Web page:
Complicating all these design questions is the need to figure out the federal role around student learning in higher education. In general, the federal government is stronger at bright-line measurements without complex shades of gray. That would argue for one-time knowledge measurement done through some kind of accountability-focused assessment at the institutional level.
But this may well be an instance where it’s time to learn new tricks. Ultimately, any kind of learning improvement is going to come about through changes to assignments, courses, programs, and all other parts of the educational experience. All of that can only be accomplished through buy in from instructors and institutional leadership. A top-down accountability approach has the advantage of creating clear pressure, but what it asks colleges to do is a lot more complicated than other instances where the federal government employs such tactics, such as getting colleges to make students avoid defaulting on their loans. Instead, a stronger push on internal self-improvement and greater ownership of the learning process might be the better play.
I'm by no means an assessment expert and cannot claim to know exactly what indicators we should produce and how they should be constructed. And certainly concerns about unnecessary burden should be kept in mind.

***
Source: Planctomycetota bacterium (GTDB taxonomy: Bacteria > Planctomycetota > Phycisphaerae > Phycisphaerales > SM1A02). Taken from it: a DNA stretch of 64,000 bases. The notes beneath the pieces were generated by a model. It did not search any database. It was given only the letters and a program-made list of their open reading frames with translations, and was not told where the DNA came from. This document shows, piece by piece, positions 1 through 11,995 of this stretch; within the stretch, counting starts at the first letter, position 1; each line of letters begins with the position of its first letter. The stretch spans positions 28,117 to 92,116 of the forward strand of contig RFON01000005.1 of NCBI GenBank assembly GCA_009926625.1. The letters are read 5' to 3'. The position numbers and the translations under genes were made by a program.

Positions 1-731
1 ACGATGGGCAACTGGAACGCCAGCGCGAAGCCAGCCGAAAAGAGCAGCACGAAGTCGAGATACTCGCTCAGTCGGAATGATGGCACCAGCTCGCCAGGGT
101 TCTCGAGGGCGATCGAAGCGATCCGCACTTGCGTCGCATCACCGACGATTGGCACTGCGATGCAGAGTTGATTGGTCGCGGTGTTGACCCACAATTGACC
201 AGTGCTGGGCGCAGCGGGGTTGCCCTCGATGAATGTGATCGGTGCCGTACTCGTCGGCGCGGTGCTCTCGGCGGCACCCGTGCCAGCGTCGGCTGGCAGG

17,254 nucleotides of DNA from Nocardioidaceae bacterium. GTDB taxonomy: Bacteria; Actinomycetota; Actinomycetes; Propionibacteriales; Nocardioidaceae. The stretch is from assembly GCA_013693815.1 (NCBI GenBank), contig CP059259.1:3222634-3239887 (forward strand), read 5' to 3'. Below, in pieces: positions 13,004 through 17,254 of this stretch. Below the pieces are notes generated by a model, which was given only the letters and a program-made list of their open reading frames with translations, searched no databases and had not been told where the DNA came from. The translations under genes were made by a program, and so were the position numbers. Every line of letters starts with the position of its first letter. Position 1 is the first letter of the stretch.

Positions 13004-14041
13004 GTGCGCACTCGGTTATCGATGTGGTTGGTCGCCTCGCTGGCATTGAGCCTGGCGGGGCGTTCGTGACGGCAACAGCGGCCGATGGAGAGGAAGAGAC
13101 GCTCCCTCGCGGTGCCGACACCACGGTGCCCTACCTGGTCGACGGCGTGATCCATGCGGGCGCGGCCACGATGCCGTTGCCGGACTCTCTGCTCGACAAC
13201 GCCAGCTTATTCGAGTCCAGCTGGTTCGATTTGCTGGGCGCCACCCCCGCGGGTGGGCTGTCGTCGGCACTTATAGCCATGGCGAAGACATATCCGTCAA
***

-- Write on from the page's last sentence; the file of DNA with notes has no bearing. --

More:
These issues can be addressed by starting modestly by focusing on just a few common majors–say business and psychology, which produce the most bachelor's degrees in the country. Any college that offers those degrees would then be asked to provide information in whatever format they would like about how they measure knowledge and learning within the program, as well as the results of those efforts. The Institute of Education Sciences could then use this information to start seeing what best practices might be and learn more about what other colleges should be encouraged to do.
Admittedly, this idea is not going to radically change the business of teaching and learning in higher education. It in’t going to present the clearcut indicators we should be demanding. But in a world where we don't even know what language to be using for describing college learning, it's at least a way to start building some vocabulary.